The Oxford Dictionary defines an internship as “a period of time during which a student or new graduate gets practical experience in a job”. But there’s so much more to it.
An internship is a trailer of the bigger picture that lies ahead of you professionally. It is where you put all your years of mind-numbing theoretical studies to practice. You learn everything from the tips and tricks of the trade to the importance of time management and communication skills. Any firm that you may intern with enriches your subject knowledge. However, in large firms, the scale of the firm extends to the projects, clientele and workforce that further enhances your internship experience.
The brand value
To begin with, the gargantuan gap between university education and formally entering the practice is bound to make young interns anxious. Bagging an internship with a large firm is reassuring in terms of the recognition a renowned organization awards to the talents of a newbie. It instils a sense of confidence in the interns that they will be trained by distinguished professionals motivating them to put their best foot forward. In the long run, a large firm’s name on your resume adds value to it, instantly catching the eye of your future employers.
With geographical borders beginning to blur in terms of the global outreach firms enjoy today, the demographics are continuously changing. This results in a diverse clientele and an equally diverse workforce. As an intern, it exposes you to people belonging to a plethora of backgrounds culturally, socially and economically. You learn to embrace such diversity at a young age and imbibe each of their unique qualities. The large workforce pushes you to create your own identity among the sea of employees. Opportunities are plenty, but you have to be willing and vigilant enough to grab them.
Finding your true calling
The diverse clientele brings forth an array of projects to be worked upon from housing to commercial and educational to hospitality. Within each project, there’s a ton of consultants involved, be it a climate consultant or a landscaping consultant. Working on such a variety of projects helps you find your calling. It exposes you to a deluge of career options related to architecture you could specialize in, which you wouldn’t have been aware of or given serious thought to otherwise.
The requirement and importance of teamwork have been written about extensively. In a field like architecture, working in a team becomes even more essential as it involves collaboration at multiple stages, the very first being a healthy client-worker relationship. Multiple people are involved in the successful implementation of a project. Apart from the client, you need to work with various consultants, engineers and even on-site workers for a fruitful outcome. Many a time, discussions with co-workers turn out to be beneficial in terms of the inputs they may share regarding your designs. The experience of the seniors also exerts an impact on your way of working and design thinking in a practical situation which differs greatly from your way of dealing with design problems in college.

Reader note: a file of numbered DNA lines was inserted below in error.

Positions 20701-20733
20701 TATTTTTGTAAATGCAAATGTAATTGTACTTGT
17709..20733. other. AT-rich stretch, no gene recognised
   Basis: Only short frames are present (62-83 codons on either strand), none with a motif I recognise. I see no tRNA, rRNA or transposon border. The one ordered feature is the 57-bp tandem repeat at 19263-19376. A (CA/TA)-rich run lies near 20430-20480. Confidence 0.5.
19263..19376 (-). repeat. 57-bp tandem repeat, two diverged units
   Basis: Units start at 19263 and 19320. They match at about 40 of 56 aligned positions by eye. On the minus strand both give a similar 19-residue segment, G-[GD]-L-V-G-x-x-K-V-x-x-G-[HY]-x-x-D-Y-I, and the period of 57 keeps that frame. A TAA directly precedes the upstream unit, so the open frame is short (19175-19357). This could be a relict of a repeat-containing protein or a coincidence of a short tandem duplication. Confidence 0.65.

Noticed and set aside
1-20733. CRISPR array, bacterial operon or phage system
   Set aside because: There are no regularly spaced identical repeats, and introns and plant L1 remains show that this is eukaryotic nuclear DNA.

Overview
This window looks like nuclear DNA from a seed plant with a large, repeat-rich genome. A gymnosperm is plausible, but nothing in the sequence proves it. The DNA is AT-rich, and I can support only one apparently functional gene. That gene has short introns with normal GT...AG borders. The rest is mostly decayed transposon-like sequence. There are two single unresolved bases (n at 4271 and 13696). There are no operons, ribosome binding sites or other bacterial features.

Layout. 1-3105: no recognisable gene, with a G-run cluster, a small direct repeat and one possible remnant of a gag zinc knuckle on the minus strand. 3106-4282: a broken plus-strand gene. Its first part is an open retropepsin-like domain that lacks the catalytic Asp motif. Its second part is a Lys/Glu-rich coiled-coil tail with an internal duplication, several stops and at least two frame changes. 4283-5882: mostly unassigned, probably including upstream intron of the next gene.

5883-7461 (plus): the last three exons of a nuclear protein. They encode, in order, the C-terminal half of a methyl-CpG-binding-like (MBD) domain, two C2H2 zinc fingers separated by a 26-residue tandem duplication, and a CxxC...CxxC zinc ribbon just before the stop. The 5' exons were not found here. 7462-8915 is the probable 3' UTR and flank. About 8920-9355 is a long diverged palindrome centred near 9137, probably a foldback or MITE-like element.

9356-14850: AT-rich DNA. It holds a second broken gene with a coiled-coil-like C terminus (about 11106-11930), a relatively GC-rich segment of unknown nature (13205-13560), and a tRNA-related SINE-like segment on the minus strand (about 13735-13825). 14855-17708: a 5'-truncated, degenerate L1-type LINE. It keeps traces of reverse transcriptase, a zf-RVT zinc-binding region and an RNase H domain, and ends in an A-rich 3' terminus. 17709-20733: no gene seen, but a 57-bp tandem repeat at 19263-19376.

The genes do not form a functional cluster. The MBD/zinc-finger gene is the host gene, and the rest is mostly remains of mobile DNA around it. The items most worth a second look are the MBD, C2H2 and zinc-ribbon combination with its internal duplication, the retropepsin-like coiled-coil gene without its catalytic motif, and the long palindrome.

Effective Communication Skills
Another factor that has been stressed enough is effective communication skills. In architectural practice, communication skills probably hold the highest place because of the nature of the profession. You have to understand that you design for a client so first you have to figure out their needs and expectations and design accordingly. There might be a difference in opinions or ideas as well, and unlike a juror in your viva, you have to bring back the design to the client with the revisions they asked for. If there are constraints because of which some of their ideas cannot be incorporated, then you have to put your view forward as well. It is important to understand here that you can’t burden them with the jargon. Instead, you have to break down the entire project into layman’s terms to effectively communicate your ideas with the client. After all, your design is only as good as your communication skills.
Working in a large firm, you’ll often be faced with short and frequent deadlines that might take a toll on you physically, socially and emotionally. Faced with such challenges in your initial working days, you’ll adapt with time and learn how to manage your time. It is only with appropriate time management that you’ll be able to maintain a work-life balance. Remember, “it is patience under immense pressure that turns a dull piece of coal into a shining diamond.”
Having spoken about the experiences gained while working in a large firm, what is it that really sets the firm apart? There are countless architects the client could have approached but what different do you offer that the client hires you? A comprehensive marketing strategy is responsible for putting up firms on the map. This is accompanied by developing an image and a USP for the firm. This is yet another skill set to be acquired by an architect because, at the end of the day, you have to sell your idea to the client. This is something that gets ingrained in your mind while working in a large firm.
To pursue architecture professionally, the work experience from internships is invaluable which cannot be obtained in a college setting. So, keep your eyes and ears open for there’s a lot to learn in a limited time frame. Also, make sure to develop strong networking because your contacts today might turn out to be your future co-workers.